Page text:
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China’s Ancient Skyline By SIMON WINCHESTER fantastic zhangjiajie wulingyuan|
I AM in a deep, deep tunnel, die-straight and dark and two miles long, a fingernail of faraway brilliance at its mouth brightening every second until, with startling suddenness, it is daylight. Ahead of the car are scores upon scores upon scores of mighty towers, climbing endlessly into the foggy sky, like some surreal and unexpected ruined city. It is a sight utterly to astonish the unprepared, akin only perhaps to the moment when a Midwestern soybean farmer is flushed out of the Lincoln Tunnel into the canyons of Midtown Manhattan.
But this is not New York. This is central China, and a remote part of the mountains of northwestern Hunan province, until lately seldom visited and indeed until 50 years ago barely even settled. The tunnel is brand new, built last year for the equivalent of $200 million, and the towers to which it leads are not skyscrapers — well, they are, though not made of steel and glass, but natural, of a buff Cretaceous sandstone, and topped with clinging pine trees. There are well over 3,000 spires, and they make up what the United Nations 15 years ago declared to be one of the most remarkable geomorphological spectacles existing on our planet.
The manner in which that discovery is manifesting itself speaks volumes about the way the world can and should be dealing with its most precious places.
The deliciously intricate geology of China — basically an immense tectonic plate endlessly tormented by titanic collisions with the neighboring plates that bear India and Australia — is of course responsible for both the fabulous complexities and the extreme isolation of Wulingyuan. Sixty million years ago there were tropical seas there; sometimes they were deep, leaving soft and fossil-rich limestones, sometimes shallow, leaving hard beach-sandstone. Then the land rose under tectonic pressure, and the As I drove there from the immense and grubby city of Chongqing, a hard day’s journey, I confess to having fairly low expectations. The weather was unpropitious, to say the least: it was raining hard, and a stiff westerly gale was blowing the stain of city pollution almost to the fringes of the park. I had been to countless other Chinese tourist sites before and had winced at how often the authorities seemed to render their charges into Asian versions of Gatlinburg or Blackpool or, at best, Disneyland.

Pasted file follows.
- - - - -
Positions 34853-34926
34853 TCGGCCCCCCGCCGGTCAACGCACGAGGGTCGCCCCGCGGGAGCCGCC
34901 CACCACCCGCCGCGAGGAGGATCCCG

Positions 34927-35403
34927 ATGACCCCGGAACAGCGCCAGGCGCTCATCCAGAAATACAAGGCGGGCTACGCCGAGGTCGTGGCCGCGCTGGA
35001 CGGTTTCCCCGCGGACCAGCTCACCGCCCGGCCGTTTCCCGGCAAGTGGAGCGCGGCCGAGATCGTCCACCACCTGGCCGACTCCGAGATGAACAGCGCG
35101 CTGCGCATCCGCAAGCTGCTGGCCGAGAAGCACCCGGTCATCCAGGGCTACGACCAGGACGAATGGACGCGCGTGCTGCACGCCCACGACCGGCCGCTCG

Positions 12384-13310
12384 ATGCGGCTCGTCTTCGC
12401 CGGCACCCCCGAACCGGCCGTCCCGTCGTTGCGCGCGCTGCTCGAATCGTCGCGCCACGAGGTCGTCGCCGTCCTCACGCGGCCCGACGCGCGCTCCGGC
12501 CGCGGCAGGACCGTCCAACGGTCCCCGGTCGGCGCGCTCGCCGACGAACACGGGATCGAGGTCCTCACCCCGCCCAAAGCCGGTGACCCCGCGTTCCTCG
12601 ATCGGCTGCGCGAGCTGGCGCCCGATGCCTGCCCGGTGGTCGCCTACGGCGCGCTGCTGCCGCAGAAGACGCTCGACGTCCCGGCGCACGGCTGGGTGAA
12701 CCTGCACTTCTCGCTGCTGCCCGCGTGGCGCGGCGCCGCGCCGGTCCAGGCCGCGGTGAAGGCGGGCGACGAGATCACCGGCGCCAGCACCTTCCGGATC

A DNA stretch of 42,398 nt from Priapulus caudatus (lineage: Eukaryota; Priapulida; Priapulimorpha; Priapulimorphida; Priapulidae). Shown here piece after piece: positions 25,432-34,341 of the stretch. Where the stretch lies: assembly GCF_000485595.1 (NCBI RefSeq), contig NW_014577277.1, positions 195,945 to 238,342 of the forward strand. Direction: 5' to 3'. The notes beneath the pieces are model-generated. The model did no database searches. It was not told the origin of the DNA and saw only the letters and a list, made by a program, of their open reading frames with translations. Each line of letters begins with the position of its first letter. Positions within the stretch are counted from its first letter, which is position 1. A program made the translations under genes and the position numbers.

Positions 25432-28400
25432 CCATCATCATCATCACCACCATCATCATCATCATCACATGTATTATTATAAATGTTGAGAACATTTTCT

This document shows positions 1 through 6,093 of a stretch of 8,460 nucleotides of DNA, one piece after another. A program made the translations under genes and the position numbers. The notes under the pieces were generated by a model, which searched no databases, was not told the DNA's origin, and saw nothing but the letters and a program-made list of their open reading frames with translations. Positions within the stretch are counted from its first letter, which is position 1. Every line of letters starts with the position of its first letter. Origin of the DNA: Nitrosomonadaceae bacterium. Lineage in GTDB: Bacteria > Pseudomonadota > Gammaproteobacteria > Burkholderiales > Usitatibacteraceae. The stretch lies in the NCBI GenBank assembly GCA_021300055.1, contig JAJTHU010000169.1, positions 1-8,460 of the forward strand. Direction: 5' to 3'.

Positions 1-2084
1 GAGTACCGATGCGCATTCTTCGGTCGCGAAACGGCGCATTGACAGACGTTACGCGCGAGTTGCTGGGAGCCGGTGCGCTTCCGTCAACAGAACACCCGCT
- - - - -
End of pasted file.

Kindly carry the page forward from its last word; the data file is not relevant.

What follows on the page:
But at that first sight of those soaring towers at the tunnel mouth, everything changed. (As did the weather: as if by an edict of the gods the wind eased, the rain softened until it had become no more than mist, and the summits of the pillars became wrapped in fronds of cloud as delicate as skeins of silk.)
The scenery in Wulingyuan turns out to be so immense and impressive, and yet so geologically frangible, that it seems positively to demand to be cared for. Like the Grand Canyon and Monument Valley, the huge forests of pillars stand foursquare against the distant blue hills, announcing themselves to be the very treasures that Unesco declares them to be. At every twist and turn of the road there is a view to make one gasp.
In terms of astonishment I found myself saying time and again, as I gaped from cliff-edge and bridge and viewing tower: This is as great as the Great Wall. And all the while I had to remind myself that Wulingyuan had been made by nature for China, and though it looks in places almost too perfect and carefully hewn to be true, not made, like the wall, by politically motivated man.
Yet politics has contributed significantly to turning Wulingyuan into an important way-station for the modern Chinese visitor. A senior Communist soldier named He Long — who was from the minority Tujia ethnic group and so was particularly venerated for his loyalty to the Maoist cause — happened to come from this region of Hunan. During the Civil War of the 1930s he took refuge in the canyons and remote river valleys, venturing out from time to time to wreak havoc on any nearby Republican forces.
In Zhingjianjie, try Xiang Li Ren Jia (Second Floor, Tianmen Clothing Mall, Huilong Road, Zhangjiajie City, 86-744-8297977), featuring local sour and spicy Hunan-style dishes. By LIN YANG
SIMON WINCHESTER, the author most recently of “A Crack in the Edge of the World,” is writing a book about the China scholar Joseph Needham. wulingyuang travel zhangjiajie travel